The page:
Jacksonville-based Southeastern Grocers (SEG), the parent company of Winn-Dixie, Harveys Supermarkets, BI-LO and Fresco y Más supermarkets, has confirmed to WJCT News that it has taken an initial step toward becoming a publicly traded company.

The Daydream Library Series

Thurston Moore, co-founder of Sonic Youth, an avant-garde band whose "artful noise" influenced an entire generation of alternative and indie rockers, will release his seventh solo album, By the Fire, Friday, September 25.

CREDIT ANDREW HARNIK / AP PHOTO


 A new report finds Florida is sliding deeper into an affordable housing crisis.

Photo by Taylor Wilcox on Unsplash

On Wednesday my 7th grader was looking forward to his first JV baseball practice after school. But instead, we got a text from him in the middle of the day:  “I have to go home.” 

A medical marijuna nursery is pictured in this file photo.
Gerald Herbert / Associated Press

 


  

Edible medical marijuana products have been approved, four years after Florida voters approved the legalization of medical marijuana. 

 

A damaged collection box in Jacksonville's Springfield neighborhood
MELISSA ROSS / WJCT NEWS

 


 

House Speaker Nancy Pelosi announced Sunday that she would call the House back from its annual summer recess for a vote this week on legislation to block changes at the Postal Service.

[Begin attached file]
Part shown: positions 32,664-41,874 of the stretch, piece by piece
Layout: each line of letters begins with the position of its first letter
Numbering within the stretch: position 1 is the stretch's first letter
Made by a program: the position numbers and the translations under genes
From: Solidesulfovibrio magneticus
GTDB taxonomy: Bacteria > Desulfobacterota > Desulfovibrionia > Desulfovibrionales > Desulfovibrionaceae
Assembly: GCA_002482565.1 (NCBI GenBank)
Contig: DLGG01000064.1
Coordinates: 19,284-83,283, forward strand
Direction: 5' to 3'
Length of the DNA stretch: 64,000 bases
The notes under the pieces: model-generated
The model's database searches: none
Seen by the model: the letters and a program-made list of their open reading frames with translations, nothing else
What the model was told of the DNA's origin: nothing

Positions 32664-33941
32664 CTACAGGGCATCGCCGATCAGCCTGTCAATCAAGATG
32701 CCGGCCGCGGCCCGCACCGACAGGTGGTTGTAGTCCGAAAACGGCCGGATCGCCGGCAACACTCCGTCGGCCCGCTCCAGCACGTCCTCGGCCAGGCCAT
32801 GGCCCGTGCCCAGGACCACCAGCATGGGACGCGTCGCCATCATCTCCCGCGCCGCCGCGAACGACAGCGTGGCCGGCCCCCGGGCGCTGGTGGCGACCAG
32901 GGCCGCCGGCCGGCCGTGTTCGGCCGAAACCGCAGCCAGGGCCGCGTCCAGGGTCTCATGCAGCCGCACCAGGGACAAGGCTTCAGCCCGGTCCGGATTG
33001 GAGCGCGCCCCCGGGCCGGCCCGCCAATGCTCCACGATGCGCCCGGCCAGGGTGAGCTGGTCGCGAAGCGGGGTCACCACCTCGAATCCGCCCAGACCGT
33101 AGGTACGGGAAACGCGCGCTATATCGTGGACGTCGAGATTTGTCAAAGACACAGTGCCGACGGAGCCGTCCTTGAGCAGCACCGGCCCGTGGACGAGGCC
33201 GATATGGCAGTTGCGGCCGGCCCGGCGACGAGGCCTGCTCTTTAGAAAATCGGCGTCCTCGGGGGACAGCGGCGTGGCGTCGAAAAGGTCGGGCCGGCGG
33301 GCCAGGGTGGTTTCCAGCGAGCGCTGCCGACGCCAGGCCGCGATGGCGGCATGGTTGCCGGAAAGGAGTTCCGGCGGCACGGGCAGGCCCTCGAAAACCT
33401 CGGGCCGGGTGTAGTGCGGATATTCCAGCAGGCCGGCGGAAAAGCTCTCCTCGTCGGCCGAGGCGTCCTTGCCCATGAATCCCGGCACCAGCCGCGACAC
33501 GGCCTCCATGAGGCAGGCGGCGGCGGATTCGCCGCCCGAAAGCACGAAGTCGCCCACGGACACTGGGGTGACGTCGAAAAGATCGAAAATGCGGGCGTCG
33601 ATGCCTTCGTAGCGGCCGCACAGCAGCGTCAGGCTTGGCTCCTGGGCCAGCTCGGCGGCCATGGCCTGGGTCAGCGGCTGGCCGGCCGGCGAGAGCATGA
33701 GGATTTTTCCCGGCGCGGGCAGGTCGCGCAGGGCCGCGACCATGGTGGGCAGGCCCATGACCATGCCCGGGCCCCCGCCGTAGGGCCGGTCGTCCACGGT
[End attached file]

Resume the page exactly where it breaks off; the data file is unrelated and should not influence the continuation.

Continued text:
Photo/Charlie Riedel

 

On today’s program we took a closer look at how the COVID-19 pandemic is dividing Floridians on issues such as wearing facemasks in public, reopening schools and playing sports. 

RICK BOWMER / ASSOCIATED PRESS FILE PHOTO

 


 

On Friday’s episode of First Coast Connect with Melissa Ross, our Media Roundtable discussed some of the top stories impacting Northeast Florida this week, including:

Credit Brandon Anderson / Flickr Creative Commons

Violent crime continues to be an issue in Jacksonville.

CYD HOSKINSON / WJCT NEWS

A new report from the Jacksonville Public Education Fund (JPEF) looks at the state of our local school buildings.

CHARLIE NEIBERGALL / ASSOCIATED PRESS

Schools around the state - including Baker County - are starting to reopen today. 

File photo of an empty restaurant
Andrew Seaman on Unsplash

A new forecast projects as many as one in three U.S. restaurants may close permanently this year, due to the coronavirus pandemic.

Heather Schatz/WJCT


A move to rename Hemming Park after James Weldon Johnson, the Jacksonville native who composed the famous anthem "Lift Every Voice and Sing," ran into opposition this week. Local veterans organizations made a late-breaking push to rechristen the city's first and oldest park as Veterans Memorial Park.

AP Photo/LM Otero, File

 

Given the rising coronavirus numbers, it’s no surprise that many teens are anxious about going back to brick-and-mortar schools right now.

AP Photo/Chris O'Meara

 


As the pandemic continues to rage throughout the state, tens of thousands of Florida residents have been cut off from the temporary unemployment benefits they had been receiving from the federal government. Congress has yet to come to agreement on a new benefit plan for the jobless.

ANDREW HARNIK / ASSOCIATED PRESS FILE PHOTO

On Friday's program, we got an update on Hurricane Isaias from Ray Hawthorne, who is a meteorologist with the Florida Public Radio Emergency Network (FPREN).